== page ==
Angela Clutton reflects on the latest gathering of the Cookbook Club. This time: From Venice to Istanbul, by Rick Stein
One of our Cookbook Club members emailed me after our June events to say how great it was that “people with a broad range of opinions can come together, openly express how they feel and laugh of any differences, and then carry on eating together in a wonderful spirit of bonhomie”. That message filled me with joy, of course, because it perfectly sums up so much of why the Cookbook Club is so loved—and also reflected the experience of the event that while fame can be deeply polarising, good food absolutely isn’t.
Let’s get the fame out of the way first. The book this time was Rick Stein’s From Venice to Istanbul. As is always the way when we do a book from a big household name like Rick (just like with Jamie Oliver, Nigel Slater, Nigella Lawson, Delia Smith et al at previous events) our members come with firmly held and very different opinions born of this person having been on their television screens, on their bookshelves and in their kitchens for years. They—we—justifiably feel we know them. Our gatherings ran the full spectrum: from those who record every Rick Stein sighting on television and have all his books, to those who were aware of the name but (before Cookbook Club, anyway) not too much more, and really everything in between.
Simplicity and accessibility
The unity—as ever—came with the food and then our discussions about this sumptuous book. A theme that kept coming up was the simplicity of the recipes and the way Rick conveys how to make them. The dishes from the breadth of the nations running through his journey from Venice to Istanbul were popular with the Cookbook Club, but the stand-out for this book was the accessibility of Rick’s approach.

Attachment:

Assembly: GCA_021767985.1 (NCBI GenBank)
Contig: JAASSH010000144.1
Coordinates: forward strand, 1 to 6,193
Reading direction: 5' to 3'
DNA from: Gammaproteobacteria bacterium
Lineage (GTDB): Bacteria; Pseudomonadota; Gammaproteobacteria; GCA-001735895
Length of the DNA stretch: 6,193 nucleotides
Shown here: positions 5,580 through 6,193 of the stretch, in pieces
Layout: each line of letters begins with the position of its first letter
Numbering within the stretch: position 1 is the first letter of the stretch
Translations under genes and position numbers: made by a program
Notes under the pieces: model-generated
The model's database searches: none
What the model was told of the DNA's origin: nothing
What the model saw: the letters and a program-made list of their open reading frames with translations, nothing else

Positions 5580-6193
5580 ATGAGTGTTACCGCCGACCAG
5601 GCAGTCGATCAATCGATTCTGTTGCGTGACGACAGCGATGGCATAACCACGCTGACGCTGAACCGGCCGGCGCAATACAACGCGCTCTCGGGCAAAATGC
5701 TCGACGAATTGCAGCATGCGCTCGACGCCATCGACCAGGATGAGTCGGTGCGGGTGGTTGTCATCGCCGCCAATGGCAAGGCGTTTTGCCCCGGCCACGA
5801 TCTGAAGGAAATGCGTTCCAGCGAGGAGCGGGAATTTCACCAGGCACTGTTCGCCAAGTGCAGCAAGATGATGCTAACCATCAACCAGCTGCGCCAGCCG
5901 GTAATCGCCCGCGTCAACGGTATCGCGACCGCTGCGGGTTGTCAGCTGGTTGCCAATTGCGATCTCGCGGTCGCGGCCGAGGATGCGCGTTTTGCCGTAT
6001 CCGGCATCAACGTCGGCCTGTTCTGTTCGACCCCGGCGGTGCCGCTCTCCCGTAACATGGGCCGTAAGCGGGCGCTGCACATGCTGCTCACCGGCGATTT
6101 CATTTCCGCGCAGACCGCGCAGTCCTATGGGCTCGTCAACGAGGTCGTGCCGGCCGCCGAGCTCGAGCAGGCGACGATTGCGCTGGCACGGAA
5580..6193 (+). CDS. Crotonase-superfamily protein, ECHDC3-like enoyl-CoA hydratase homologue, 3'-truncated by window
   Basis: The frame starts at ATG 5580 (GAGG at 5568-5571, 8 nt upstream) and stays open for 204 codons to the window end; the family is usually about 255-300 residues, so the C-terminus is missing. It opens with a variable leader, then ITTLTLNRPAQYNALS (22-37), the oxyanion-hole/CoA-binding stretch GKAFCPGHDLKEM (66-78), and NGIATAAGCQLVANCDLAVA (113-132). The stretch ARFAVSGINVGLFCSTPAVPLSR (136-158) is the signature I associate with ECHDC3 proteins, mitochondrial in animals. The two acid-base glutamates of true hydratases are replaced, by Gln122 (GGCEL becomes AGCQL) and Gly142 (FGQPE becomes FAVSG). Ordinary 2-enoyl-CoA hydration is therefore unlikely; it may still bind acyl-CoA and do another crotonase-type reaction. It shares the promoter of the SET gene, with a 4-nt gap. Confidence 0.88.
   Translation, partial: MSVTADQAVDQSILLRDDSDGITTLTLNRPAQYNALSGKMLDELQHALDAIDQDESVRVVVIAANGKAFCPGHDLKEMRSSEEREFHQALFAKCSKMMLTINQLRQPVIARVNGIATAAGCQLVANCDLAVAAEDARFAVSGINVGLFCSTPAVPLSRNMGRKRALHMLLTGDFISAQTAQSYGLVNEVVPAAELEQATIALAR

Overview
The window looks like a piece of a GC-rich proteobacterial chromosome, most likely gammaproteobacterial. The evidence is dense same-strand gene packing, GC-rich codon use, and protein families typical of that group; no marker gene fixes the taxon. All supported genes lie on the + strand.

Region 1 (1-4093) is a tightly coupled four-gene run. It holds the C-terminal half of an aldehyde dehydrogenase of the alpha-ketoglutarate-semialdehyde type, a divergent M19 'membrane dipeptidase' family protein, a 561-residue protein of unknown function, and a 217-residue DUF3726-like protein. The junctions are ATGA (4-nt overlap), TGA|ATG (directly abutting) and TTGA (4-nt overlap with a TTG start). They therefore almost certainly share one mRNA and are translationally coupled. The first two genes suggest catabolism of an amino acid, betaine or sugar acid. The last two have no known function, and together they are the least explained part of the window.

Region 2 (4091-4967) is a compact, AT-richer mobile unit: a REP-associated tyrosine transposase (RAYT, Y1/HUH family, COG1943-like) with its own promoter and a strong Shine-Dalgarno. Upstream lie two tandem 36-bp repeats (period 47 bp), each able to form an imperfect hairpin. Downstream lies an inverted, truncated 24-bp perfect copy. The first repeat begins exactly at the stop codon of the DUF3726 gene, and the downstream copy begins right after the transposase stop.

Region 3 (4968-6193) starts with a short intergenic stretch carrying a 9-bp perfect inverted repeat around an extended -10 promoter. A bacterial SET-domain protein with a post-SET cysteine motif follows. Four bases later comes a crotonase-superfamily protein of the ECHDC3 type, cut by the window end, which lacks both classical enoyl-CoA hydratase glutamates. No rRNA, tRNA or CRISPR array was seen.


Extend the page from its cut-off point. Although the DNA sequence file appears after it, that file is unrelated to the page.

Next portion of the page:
None of that is some sort of code for simplicity resulting in dishes being muted in their depth of flavour. Quite the opposite. Stand out dishes we enjoyed together were rich lamb stew with aubergine puree; kid goat stew with peas; gigantes with tomatoes and greens; and a Greek salad that I made twice and will definitely be making again. Special mention to ‘the best chicken pie in Greece’, which was also the best chicken pie many of us could remember having. It showed off the flavour power of poaching chicken and was its cook’s first ever go at filo. How I love it when the Cookbook Club pushes us out of our culinary comfort zones. Desserts were a triumph too. Highlights included galaktoboureko with orange syrup (a sort of custard tart with candied oranges), karidopita walnut cake, and Croatian cherry strudel.
From Venice to Istanbul is a beautifully put together book. It is gorgeously photographed and the images, along with Rick’s words and recipes, make this in many ways a travelogue as much as a cookbook.
I’ll leave the last word on it all to another Cookbook Club-er, who wrote after the events that it was “overall a well-deserved win for Rick Stein!” Well said.
Tuesday 16th & Saturday 20th July: Four Seasons Cookery Book by Margaret Costa